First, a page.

A plaque marking Lady Jane Grey’s grave can be seen in the Church of St Peter Ad Vincula at the Tower of London.
In 1876 the chapel was excavated and the remains found were removed and then re-buried. Remains thought to be of Anne Boleyn, Jane Rochford, Duke of Northumberland and Margaret Countess of Salisbury were discovered. The remains of Katherine Howard, Lady Jane Grey and Lord Guildford Dudley were not found.
The report states the ‘grounds for presuming that she and her husband were buried in the chancel. The recent examination of the chapel has failed to afford any means of identifying the spot.’(Bell, 1877)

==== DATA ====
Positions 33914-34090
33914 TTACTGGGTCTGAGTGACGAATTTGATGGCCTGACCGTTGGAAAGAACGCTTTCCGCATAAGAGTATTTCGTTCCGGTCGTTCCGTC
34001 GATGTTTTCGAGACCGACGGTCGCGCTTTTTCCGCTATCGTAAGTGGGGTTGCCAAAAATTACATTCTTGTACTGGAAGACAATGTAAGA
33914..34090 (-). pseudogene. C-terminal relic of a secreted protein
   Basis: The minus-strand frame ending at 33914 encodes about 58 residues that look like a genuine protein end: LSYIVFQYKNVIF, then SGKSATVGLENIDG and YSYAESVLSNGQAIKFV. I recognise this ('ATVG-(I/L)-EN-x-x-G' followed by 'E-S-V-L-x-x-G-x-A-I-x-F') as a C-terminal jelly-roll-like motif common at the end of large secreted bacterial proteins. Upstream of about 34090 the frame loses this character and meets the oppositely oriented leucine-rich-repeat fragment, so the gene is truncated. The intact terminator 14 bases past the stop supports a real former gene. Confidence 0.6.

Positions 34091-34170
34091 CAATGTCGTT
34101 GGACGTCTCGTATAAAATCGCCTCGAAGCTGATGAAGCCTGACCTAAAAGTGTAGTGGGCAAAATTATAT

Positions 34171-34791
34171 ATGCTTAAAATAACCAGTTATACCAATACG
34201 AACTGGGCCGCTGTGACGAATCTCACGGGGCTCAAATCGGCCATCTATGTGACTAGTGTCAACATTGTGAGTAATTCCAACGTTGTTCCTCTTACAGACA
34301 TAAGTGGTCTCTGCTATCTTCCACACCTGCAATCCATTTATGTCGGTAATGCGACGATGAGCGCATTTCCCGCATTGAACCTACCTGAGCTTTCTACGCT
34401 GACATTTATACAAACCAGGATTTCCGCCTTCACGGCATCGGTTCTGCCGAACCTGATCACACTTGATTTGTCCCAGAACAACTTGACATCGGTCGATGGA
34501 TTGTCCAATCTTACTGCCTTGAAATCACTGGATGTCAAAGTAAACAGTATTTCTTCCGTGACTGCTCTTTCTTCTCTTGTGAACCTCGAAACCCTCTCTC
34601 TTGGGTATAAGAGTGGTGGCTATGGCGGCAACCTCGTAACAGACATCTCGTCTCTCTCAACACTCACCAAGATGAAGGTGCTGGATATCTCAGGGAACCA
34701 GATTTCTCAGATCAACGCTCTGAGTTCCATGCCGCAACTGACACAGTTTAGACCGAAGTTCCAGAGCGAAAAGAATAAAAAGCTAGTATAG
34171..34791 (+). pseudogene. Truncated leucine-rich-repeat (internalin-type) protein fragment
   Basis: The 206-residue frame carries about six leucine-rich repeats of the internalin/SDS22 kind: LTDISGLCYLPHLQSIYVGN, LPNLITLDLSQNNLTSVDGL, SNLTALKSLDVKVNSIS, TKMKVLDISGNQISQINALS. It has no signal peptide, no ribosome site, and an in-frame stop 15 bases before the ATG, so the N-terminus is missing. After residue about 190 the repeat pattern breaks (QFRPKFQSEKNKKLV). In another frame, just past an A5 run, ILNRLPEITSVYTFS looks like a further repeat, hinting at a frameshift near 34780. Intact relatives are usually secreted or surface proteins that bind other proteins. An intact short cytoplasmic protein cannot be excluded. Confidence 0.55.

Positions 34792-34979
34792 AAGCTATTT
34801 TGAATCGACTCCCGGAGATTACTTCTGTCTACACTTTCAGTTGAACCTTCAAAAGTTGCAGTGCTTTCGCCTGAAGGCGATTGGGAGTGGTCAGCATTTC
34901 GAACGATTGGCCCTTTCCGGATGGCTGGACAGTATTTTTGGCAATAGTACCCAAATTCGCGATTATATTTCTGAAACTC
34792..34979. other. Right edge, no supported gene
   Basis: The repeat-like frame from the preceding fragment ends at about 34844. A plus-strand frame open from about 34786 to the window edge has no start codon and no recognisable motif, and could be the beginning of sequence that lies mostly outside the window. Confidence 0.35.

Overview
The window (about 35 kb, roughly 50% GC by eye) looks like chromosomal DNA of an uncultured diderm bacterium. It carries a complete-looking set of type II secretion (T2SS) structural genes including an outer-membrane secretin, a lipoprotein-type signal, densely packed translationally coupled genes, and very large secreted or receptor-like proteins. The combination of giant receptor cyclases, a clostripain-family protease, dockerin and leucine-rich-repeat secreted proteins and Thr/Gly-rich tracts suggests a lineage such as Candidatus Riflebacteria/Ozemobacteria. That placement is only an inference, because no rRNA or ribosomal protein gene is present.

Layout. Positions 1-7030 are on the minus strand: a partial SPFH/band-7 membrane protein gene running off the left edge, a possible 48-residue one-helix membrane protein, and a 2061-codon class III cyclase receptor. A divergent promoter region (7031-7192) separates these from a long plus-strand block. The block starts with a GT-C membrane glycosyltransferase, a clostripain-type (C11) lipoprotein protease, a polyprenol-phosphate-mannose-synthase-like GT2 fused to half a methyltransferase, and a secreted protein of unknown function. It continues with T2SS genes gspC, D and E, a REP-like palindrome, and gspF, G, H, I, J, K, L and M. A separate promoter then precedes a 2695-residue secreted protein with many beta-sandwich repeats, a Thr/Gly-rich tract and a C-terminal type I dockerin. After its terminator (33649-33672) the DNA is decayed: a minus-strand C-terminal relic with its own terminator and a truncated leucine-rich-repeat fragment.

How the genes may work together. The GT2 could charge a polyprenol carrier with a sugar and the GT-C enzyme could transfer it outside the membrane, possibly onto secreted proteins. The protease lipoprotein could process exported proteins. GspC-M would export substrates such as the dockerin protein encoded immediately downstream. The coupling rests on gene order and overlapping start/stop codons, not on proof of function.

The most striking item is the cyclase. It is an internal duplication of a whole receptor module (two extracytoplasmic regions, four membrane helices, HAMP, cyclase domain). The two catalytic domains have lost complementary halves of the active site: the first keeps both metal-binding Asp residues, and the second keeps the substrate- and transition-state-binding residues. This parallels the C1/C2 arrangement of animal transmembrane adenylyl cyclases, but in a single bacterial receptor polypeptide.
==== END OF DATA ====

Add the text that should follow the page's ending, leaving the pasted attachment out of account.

Davey writes that, ‘Many years ago, a very small and broken coffin was discovered in this vault (in St Peter-ad-Vincula), containing the remains of a female of diminutive stature, with the head severed from the body. The skeleton, which crumbled to ashes immediately it was exposed to the effect of the atmosphere, was surmised to be that of Lady Jane Grey, and the dust was enclosed in an urn and placed immediately under the oval inscription in the chancel above, which records her death.’(Davey,1909).
There is a legend that Jane’s remains were secretly buried at Bradgate.
Details of this legend can be found in the following:
The Nine Days’ Queen: Lady Jane Grey and Her Times by Richard Davey
The Nine Days Queen: A Portrait of Lady Jane Grey by Mary Luke
Lady Jane Grey: Nine Days Queenby Alison Plowden